Former Foreign Secretary Lord David Owen to criticise Obama's intervention in Brexit debate

In a speech this evening, former Foreign Secretary Lord Owen will become the latest commentator backing Brexit to criticise US President Barack Obama's intervention in the European Union referendum debate. He'll argue that the British public will be '˜puzzled' that the President is arguing for the UK to stay in the EU.

Monday, 25th April 2016, 4:03 pm
Updated Monday, 25th April 2016, 4:08 pm
Lord David Owen has criticised President Obamas intervention in the debate

Lord Owen will say: “Many British people are puzzled, to say the least, why President Obama should, in the light of his and our failure to reform the Eurozone, come into the midst of our referendum campaign to urge us to remain in the EU, despite an impending collapse of the Eurozone which would impact far more on the UK than the US.”

Lord Owen’s speech will zero in on the issue of defence in Europe, arguing that European states are ‘sleepwalking in relation to security questions’ and that NATO would benefit from a strong, independent British voice.

His speech will add: “President Obama in his recent interview for the Atlantic magazine, correctly, openly criticised us in Europe for ‘freeloading’ on the NATO defence budget.

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“It is clearly not tolerable for the U.S. voters that they should pay 73 per cent or 75 per cent of the NATO budget. That direction of travel has got to be corrected and soon. But it will not be done by the EU.

“While the EU is dysfunctional NATO is not. NATO would benefit today from a solely committed British voice not one hovering between it and EU defence.

“By the people's choice, not its elite, Denmark is not part of some EU treaty language on defence. A core priority after Brexit must be for the UK to strengthen NATO and help improve the Alliance’s capability to act cooperatively to preserve peace and security including dealing with ISIL.”

But on his visit to the UK today, President Obama voiced his opinion that Britain is stronger, safer and better off in the European Union. He said that our economy benefits from being part of Europe and - contrary to the view of Lord Owen - that our security does too.

Arguing in the Telegraph that Britain - and America’s - ability to tackle extremism is better if the UK remains part of the EU, President Obama said:“From the ashes of war, those who came before us had the foresight to create the international institutions and initiatives to sustain a prosperous peace: the United Nations and NATO; Bretton Woods, the Marshall Plan, and the European Union.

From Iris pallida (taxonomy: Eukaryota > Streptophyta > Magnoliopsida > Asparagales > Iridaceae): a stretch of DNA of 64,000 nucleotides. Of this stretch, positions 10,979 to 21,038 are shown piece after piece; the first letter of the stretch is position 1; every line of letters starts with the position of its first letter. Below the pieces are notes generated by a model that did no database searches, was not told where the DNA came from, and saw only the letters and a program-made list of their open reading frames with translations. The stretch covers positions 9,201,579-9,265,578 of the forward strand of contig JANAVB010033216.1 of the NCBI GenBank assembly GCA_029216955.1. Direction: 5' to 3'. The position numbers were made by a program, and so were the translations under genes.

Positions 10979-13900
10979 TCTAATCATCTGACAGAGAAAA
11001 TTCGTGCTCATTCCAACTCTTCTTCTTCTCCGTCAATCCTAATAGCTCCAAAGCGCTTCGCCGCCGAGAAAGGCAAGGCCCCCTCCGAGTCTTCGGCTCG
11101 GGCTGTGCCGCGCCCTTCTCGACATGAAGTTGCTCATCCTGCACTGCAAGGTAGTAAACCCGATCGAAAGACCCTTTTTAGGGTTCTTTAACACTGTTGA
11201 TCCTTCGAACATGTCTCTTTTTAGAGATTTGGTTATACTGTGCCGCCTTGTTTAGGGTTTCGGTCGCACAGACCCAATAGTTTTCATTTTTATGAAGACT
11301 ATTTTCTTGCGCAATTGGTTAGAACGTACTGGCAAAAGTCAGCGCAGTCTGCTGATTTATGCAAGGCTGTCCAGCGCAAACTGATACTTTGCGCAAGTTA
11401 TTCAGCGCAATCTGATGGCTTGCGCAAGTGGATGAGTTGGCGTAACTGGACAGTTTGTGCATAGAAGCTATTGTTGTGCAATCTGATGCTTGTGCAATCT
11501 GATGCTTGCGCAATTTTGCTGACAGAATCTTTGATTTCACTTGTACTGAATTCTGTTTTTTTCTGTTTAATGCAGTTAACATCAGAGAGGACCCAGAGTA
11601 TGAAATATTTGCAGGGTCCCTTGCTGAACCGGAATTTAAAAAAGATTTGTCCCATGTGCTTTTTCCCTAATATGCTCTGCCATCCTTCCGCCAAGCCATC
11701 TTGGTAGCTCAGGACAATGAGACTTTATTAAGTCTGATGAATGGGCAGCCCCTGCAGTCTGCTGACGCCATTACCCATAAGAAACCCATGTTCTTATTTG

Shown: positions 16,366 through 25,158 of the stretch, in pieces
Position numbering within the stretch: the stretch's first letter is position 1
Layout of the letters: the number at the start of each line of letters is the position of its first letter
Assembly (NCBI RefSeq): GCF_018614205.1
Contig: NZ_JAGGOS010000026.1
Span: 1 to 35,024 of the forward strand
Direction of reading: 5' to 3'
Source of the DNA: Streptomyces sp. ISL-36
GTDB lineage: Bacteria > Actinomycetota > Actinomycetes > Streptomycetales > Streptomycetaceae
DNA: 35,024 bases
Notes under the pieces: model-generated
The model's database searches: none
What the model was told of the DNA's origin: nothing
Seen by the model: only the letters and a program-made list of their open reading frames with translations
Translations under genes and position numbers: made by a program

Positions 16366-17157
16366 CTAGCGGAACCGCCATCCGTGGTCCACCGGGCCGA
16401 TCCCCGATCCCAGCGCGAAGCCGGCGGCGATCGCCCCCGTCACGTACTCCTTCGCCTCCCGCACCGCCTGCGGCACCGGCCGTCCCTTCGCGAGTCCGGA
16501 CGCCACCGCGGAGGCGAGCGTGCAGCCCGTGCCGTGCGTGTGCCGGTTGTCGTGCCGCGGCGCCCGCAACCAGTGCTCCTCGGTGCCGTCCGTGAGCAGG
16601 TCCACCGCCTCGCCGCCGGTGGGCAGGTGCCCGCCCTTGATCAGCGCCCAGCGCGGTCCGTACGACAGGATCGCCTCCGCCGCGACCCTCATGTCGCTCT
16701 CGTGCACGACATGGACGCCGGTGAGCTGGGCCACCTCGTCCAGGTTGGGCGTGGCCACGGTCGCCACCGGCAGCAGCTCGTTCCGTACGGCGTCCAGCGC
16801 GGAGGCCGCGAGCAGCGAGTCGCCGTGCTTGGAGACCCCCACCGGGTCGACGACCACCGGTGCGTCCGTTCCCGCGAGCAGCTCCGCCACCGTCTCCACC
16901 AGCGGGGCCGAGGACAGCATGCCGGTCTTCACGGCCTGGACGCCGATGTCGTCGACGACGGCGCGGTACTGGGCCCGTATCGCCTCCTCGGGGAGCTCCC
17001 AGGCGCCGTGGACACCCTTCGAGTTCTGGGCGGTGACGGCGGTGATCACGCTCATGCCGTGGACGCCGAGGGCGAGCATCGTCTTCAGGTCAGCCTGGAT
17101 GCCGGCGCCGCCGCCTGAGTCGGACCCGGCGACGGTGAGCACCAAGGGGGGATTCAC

“Their efforts provided a foundation for democracy, open markets, and the rule of law, while underwriting more than seven decades of relative peace and prosperity in Europe.

“Today, we face tests to this order – terrorism and aggression; migration and economic headwinds – challenges that can only be met if the United States and the United Kingdom can rely on one another, on our special relationship, and on the partnerships that lead to progress.”

The speech comes on the same day that the Sun newspaper published a column from Conservative London Mayor Boris Johnson also hitting out at the US president’s intervention in the debate.

Mr Johnson wrote that President Obama’s view that Britain is stronger in Europe was seen by some as “a snub to Britain and a symbol of the part-Kenyan President’s ancestral dislike of the British empire – of which Churchill had been such a fervent defender.”

John Kerr, former British Ambassador to the United States and former British Representative to the European Union, defended President Obama’s right to voice an opinion in the debate. He said: “The US has an interest in Britain, its closest ally, being stronger, safer and better off in the EU – not weaker, out on its own.

“To claim that the American President has no right to say what he believes, and speak up for US political, economic and business interests is typical Boris bluff and bluster.”

Responding to Boris Johnson’s remarks, Sir Stephen Wall, who was British Permanent Representative to the European Union from 1995 to 2000, said:“Boris Johnson’s comment implying the President of the United States is driven by his ancestral dislike of the British empire is demeaning to the debate.

“Using that type of language does not reflect Britain’s standing in the world or the country we aspire to be.

“As our most important ally, President Obama has the right to offer his view and he has made it clear that being in Europe magnifies British influence and enhances Britain’s global leadership.”

British voters will have the chance to have their say on the issue of Britain’s membership of the European Union on 23 June when the country goes to the polls to decide the issue.